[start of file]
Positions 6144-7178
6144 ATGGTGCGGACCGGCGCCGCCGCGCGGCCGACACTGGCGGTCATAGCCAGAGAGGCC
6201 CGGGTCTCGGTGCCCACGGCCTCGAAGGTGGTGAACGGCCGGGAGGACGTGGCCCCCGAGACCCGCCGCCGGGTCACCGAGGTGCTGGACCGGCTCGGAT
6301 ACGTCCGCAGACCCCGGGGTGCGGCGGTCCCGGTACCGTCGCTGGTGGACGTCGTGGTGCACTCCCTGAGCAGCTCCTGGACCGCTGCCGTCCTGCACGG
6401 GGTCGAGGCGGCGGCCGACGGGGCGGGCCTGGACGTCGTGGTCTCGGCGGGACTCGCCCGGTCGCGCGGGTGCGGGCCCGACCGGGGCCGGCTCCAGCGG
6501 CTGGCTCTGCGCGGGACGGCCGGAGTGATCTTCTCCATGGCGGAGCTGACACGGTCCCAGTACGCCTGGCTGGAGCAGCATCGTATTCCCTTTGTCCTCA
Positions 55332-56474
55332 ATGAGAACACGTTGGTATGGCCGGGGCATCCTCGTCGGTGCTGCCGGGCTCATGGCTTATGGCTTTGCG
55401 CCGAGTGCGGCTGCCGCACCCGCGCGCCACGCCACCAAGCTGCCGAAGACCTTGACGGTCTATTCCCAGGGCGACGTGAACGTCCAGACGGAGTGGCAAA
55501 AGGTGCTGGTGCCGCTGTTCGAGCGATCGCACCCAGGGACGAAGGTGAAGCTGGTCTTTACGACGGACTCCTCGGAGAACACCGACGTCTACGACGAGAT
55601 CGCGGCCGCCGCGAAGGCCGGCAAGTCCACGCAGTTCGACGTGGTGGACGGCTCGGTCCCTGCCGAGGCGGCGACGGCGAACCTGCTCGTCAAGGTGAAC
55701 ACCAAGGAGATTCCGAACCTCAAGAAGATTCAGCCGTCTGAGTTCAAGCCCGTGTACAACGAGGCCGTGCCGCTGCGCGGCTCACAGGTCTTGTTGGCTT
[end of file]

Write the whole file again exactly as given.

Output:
Positions 6144-7178
6144 ATGGTGCGGACCGGCGCCGCCGCGCGGCCGACACTGGCGGTCATAGCCAGAGAGGCC
6201 CGGGTCTCGGTGCCCACGGCCTCGAAGGTGGTGAACGGCCGGGAGGACGTGGCCCCCGAGACCCGCCGCCGGGTCACCGAGGTGCTGGACCGGCTCGGAT
6301 ACGTCCGCAGACCCCGGGGTGCGGCGGTCCCGGTACCGTCGCTGGTGGACGTCGTGGTGCACTCCCTGAGCAGCTCCTGGACCGCTGCCGTCCTGCACGG
6401 GGTCGAGGCGGCGGCCGACGGGGCGGGCCTGGACGTCGTGGTCTCGGCGGGACTCGCCCGGTCGCGCGGGTGCGGGCCCGACCGGGGCCGGCTCCAGCGG
6501 CTGGCTCTGCGCGGGACGGCCGGAGTGATCTTCTCCATGGCGGAGCTGACACGGTCCCAGTACGCCTGGCTGGAGCAGCATCGTATTCCCTTTGTCCTCA
Positions 55332-56474
55332 ATGAGAACACGTTGGTATGGCCGGGGCATCCTCGTCGGTGCTGCCGGGCTCATGGCTTATGGCTTTGCG
55401 CCGAGTGCGGCTGCCGCACCCGCGCGCCACGCCACCAAGCTGCCGAAGACCTTGACGGTCTATTCCCAGGGCGACGTGAACGTCCAGACGGAGTGGCAAA
55501 AGGTGCTGGTGCCGCTGTTCGAGCGATCGCACCCAGGGACGAAGGTGAAGCTGGTCTTTACGACGGACTCCTCGGAGAACACCGACGTCTACGACGAGAT
55601 CGCGGCCGCCGCGAAGGCCGGCAAGTCCACGCAGTTCGACGTGGTGGACGGCTCGGTCCCTGCCGAGGCGGCGACGGCGAACCTGCTCGTCAAGGTGAAC
55701 ACCAAGGAGATTCCGAACCTCAAGAAGATTCAGCCGTCTGAGTTCAAGCCCGTGTACAACGAGGCCGTGCCGCTGCGCGGCTCACAGGTCTTGTTGGCTT